Naval commanders and their ships generally became famous as a result of their victories in battle. The Invincible however, fought and won her greatest battles on the drawing boards of eighteenth century ship designers. She was the first of a completely new class of battle ship which was to dominate the oceans, in the service of all major navies of the world, for over 100 years.

From the mid 1660's up to the capture of Invincible, British ship designers had made no significant advances, whereas in the early part of the eighteenth century French shipbuilding enjoyed a particularly creative period.

The Invincible was designed to fit the needs of a major colonial power. She was larger than any previous 74-gun ship, she carried heavier armaments higher out of the water, whilst her greater draft and low centre of gravity allowed her to carry a greater weight of sail. This meant she was faster and sailed better than any ship in the British fleet but was equal in firepower to all but the largest 100-gun ships.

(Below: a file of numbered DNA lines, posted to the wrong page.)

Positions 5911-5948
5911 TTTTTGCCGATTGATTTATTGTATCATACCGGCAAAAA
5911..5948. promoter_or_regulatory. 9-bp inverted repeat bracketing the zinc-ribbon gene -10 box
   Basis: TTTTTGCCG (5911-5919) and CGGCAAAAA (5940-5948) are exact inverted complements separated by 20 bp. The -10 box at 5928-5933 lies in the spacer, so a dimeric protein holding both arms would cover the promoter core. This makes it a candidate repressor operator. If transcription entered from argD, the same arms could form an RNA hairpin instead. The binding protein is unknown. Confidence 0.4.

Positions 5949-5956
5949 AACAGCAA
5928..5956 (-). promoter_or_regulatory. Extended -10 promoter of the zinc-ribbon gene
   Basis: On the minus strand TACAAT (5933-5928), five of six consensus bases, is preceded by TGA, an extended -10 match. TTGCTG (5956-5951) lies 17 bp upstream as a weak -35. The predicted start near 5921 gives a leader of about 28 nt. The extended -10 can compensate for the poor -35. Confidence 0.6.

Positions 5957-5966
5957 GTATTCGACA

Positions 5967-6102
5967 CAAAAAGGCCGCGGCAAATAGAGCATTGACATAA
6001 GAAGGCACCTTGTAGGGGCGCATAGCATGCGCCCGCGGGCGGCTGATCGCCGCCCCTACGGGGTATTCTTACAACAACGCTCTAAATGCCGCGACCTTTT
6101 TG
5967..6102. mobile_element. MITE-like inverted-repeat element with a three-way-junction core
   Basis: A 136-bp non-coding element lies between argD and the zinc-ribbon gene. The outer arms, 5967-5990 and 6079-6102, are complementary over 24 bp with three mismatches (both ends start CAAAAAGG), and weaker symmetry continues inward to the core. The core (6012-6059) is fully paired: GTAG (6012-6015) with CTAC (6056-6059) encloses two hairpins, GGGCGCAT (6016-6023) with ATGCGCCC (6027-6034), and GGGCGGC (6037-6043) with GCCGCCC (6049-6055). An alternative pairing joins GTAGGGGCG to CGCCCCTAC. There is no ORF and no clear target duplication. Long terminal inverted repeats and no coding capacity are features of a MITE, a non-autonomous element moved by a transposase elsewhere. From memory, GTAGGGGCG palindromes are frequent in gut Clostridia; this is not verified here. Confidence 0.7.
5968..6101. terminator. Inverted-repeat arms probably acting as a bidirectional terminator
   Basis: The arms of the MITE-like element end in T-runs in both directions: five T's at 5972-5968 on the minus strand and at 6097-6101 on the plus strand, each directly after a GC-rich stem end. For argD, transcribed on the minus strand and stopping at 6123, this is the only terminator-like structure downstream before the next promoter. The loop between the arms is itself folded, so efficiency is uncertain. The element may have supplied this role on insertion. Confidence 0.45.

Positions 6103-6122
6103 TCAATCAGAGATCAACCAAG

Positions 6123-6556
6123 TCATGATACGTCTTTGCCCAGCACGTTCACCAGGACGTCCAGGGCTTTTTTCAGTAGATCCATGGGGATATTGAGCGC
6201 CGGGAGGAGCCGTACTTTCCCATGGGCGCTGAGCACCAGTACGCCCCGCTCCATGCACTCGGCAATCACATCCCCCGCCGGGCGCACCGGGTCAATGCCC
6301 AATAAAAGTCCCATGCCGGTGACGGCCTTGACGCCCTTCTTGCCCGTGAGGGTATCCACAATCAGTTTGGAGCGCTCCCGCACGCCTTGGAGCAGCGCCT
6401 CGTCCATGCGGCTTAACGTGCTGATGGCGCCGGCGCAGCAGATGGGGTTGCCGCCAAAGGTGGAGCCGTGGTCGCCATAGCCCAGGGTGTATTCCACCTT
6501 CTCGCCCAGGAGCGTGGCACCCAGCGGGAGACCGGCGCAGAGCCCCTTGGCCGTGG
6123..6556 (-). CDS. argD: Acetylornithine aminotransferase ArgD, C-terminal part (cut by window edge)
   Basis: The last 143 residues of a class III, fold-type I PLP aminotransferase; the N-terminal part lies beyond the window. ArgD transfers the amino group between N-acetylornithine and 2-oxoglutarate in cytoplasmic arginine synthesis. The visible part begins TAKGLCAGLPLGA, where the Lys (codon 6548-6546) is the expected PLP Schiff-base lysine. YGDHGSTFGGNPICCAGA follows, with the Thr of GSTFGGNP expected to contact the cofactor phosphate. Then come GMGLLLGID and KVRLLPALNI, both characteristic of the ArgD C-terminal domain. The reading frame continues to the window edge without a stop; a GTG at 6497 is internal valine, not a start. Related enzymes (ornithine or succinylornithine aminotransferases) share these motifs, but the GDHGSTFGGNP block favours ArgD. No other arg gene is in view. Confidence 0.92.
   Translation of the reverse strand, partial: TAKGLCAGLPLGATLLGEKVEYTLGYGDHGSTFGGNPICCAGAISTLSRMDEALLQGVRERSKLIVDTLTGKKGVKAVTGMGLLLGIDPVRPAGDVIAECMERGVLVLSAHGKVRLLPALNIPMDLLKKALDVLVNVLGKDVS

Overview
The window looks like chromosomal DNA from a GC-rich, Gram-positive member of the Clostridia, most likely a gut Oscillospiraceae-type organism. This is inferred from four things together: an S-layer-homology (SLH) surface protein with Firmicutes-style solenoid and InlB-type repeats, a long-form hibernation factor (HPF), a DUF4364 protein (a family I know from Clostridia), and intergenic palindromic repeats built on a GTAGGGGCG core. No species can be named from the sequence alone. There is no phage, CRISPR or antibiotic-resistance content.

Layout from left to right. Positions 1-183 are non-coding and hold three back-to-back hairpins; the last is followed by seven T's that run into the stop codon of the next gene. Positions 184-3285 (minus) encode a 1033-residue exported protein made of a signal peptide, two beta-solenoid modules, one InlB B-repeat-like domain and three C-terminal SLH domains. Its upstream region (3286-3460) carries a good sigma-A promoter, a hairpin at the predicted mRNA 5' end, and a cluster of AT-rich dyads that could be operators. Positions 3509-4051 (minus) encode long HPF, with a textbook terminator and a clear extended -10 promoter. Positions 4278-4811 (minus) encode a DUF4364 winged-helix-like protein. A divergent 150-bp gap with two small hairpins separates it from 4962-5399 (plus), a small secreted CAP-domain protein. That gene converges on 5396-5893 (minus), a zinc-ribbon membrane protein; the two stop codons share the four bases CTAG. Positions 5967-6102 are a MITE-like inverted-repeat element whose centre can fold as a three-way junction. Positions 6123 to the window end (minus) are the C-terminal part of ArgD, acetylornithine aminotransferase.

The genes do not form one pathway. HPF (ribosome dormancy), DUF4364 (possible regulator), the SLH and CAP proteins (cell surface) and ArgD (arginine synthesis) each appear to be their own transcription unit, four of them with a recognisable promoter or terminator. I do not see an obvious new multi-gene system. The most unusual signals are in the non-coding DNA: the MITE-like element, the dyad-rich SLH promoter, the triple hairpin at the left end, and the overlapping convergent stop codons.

The Captains and Admirals who sailed in the Invincible heaped praise on her superb sailing qualities.
Admiral Boscawen wrote to his wife: -
"I should say the Invincible sails well, rather better than any (other) ship, only the Bedford comes near us".
And Captain Keppel said of her that she: -
"Outsails the whole of the Navy of England"
In 1757 the Admiralty paid the Invincible her greatest compliment by saying that she: -
"is in every way the best ship of her class, and answers all purposes that can be desired of a ship of war".
At the time of the capture of Invincible, there was not one 74-gun ship in the Royal Navy. By 1805, when Nelson defeated the combined French Spanish fleet at Trafalgar, three quarters of British ships of the line were 74's. The 74 became known as the backbone of all major navies of the world.

The Loss

"If the weather proves moderate, I have great hopes that we shall yet be able to save her" Captain John Bentley, 21st February 1758.